December 16, 2015
Since the spark of the financial crisis, Greece has been weak in building a sound business environment. In this fragile context, disastrous austerity came to give a final blow. The last three years of EU funds 2007-13 period were not as efficient as the domestic governments or the European Commission could expect, but this was not directly or solely associated with the financial downturn in the country. Proper and inclusive communication on the specific programs along with the confusing application process were considered as major drawbacks for a big number of interested parts.
During 2007-13 Greece had an average absorption rate of around 57%. Access to EU funds was always considered a big issue for a number of domestic NGOs, SMEs that did not have the capacity or the proper experience to prepare a proposal and follow every part of the application chain. This is not a problem observed only in the Greek case, but an issue of wider concern for a growing number of applicants in other member-states. The complexity of the system is an impeding factor for an entity to submit a proposal no matter how interesting or innovative this x or that y proposal might be.
Beside the confusing application process, many businesses and NGOs in Greece were and still suffering from vital, economically-related problems that consume time that could be otherwise invested in the quest of a proper program. The good thing with EU funds is that they offer a variety of different actions addressed through different funds that concern different organizations — but this remains an unfulfilled promise as long as operational hurdles come into surface. In this respect, with special emphasis on the civil society, a growing number of NGOs resorts to start-up technological seminars or other gatherings with special tutors invited to find the way out. Therefore, many organizations seek for innovative ideas outside the framework of EU programs and try to get financed either via donations or after entering into private-led competitions organized by hedge funds, private banks, or other non-EU institutions.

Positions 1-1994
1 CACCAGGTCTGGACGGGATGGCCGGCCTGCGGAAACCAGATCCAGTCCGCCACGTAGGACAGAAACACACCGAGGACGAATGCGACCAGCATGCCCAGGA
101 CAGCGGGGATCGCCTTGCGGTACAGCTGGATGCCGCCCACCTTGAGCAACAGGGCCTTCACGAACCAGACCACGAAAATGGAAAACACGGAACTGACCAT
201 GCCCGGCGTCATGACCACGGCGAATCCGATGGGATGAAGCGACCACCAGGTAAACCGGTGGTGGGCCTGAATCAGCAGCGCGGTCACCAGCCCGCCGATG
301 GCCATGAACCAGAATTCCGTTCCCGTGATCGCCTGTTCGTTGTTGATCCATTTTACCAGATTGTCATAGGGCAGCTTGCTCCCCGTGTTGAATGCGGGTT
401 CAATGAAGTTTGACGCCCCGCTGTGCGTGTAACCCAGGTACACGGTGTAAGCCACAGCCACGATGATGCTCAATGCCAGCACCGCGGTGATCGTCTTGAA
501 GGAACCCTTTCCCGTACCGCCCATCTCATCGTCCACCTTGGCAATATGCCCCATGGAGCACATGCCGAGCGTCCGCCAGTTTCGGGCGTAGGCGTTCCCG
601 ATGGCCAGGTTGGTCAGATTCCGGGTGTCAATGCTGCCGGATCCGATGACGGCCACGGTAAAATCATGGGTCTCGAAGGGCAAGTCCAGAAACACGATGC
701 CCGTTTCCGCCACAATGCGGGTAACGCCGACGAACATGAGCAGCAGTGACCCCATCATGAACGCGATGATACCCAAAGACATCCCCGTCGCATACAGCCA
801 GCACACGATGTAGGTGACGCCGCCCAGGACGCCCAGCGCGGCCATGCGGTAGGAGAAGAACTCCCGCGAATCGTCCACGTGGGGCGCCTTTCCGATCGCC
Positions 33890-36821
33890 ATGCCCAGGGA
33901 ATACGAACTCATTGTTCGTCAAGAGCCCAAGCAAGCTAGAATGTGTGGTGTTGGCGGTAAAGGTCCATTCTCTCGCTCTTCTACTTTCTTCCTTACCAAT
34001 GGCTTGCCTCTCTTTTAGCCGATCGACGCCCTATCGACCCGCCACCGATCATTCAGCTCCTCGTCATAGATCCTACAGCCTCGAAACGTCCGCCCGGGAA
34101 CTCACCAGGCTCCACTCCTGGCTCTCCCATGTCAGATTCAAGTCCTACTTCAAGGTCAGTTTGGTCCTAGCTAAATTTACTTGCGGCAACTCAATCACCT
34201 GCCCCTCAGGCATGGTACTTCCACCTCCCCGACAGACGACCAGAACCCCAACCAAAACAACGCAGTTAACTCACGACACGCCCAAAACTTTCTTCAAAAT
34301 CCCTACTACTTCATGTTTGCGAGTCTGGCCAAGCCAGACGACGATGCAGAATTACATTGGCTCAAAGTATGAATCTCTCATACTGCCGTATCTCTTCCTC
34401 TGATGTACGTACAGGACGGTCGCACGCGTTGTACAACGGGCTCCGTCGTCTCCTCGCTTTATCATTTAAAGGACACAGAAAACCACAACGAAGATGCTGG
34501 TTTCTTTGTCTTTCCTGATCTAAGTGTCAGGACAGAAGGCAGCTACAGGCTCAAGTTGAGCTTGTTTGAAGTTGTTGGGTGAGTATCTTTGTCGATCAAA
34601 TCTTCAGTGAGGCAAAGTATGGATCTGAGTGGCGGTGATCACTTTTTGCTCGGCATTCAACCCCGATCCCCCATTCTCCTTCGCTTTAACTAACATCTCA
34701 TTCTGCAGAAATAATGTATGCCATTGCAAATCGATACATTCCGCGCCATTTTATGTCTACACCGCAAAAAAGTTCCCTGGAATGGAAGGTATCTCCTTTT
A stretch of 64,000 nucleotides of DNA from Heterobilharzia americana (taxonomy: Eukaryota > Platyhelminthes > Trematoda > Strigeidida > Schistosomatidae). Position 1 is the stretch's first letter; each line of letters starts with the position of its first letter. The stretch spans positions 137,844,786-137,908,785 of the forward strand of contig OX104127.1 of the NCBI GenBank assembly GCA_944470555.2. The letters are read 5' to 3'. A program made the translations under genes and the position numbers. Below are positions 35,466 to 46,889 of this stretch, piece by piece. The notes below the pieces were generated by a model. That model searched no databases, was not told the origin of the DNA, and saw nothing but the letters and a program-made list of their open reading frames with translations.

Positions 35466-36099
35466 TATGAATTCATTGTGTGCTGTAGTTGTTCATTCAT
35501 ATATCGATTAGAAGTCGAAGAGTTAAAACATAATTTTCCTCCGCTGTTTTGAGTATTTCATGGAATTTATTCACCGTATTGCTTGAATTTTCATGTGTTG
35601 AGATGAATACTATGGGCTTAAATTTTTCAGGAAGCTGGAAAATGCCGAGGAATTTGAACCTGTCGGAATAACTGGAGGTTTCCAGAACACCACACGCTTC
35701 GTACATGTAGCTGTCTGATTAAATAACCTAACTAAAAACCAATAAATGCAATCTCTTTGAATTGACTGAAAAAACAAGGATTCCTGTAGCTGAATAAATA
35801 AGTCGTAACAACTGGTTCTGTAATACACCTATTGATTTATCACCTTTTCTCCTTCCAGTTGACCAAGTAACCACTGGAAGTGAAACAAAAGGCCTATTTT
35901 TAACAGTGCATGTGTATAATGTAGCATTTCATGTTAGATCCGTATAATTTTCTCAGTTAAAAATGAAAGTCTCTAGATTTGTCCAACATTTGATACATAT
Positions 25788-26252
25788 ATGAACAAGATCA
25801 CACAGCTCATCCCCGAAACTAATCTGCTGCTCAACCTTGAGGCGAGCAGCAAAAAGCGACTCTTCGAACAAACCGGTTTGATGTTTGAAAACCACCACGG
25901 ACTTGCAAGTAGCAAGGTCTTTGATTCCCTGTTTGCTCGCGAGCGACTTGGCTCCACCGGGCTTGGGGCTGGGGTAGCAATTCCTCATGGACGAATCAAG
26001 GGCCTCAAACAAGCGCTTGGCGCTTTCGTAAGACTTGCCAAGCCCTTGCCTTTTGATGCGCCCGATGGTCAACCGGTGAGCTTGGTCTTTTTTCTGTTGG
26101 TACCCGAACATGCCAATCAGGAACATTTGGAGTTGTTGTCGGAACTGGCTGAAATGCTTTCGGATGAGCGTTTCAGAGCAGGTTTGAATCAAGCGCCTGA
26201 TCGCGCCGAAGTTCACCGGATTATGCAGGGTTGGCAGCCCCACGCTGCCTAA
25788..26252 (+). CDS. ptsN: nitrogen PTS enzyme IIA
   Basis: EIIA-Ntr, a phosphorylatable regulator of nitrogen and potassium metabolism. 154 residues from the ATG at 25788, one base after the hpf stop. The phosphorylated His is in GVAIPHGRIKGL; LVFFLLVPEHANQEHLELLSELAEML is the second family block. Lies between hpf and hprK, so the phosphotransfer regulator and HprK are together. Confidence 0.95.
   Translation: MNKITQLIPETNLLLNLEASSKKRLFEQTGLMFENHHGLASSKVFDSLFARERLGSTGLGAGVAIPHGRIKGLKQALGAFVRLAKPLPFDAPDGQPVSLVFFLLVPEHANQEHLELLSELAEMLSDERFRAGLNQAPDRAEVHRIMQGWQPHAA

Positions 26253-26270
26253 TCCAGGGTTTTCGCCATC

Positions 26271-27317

Vice President of the European Parliament and SYRIZA MEP Dimitris Papadimoulis came up with the idea of bringing together dispersed information on EU funds for the period 2014-2020. In order to simplify the life of applicants, MEP Papadimoulis gathered all necessary information into a 30-page informative edition, thus designing a complete guide for all programs. The edition (in Greek) was released on June 2015 and since then it has been truly successful as many organizations have been informed in an easy and user-friendly way. Local authorities, professional unions have so far praised this initiative as it also “unlocked” crucial and priceless elements of our era: time, simplicity, and a target-oriented mindset. Interesting enough, this edition can be easily translated into other EU languages so that everyone can benefit from it.
Behind this valuable effort lies another story: the effort of MEP Papadimoulis to address the lack of knowledge and experience from a big number of potential applicants that have thirst for bringing a fresh air in the domestic economy, grow their leverage, create and expand. And this without resorting to long-lasting or expensive seminars on EU funds that often end up with no specific results.
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Twitter: @rapidisDimitris Rapidis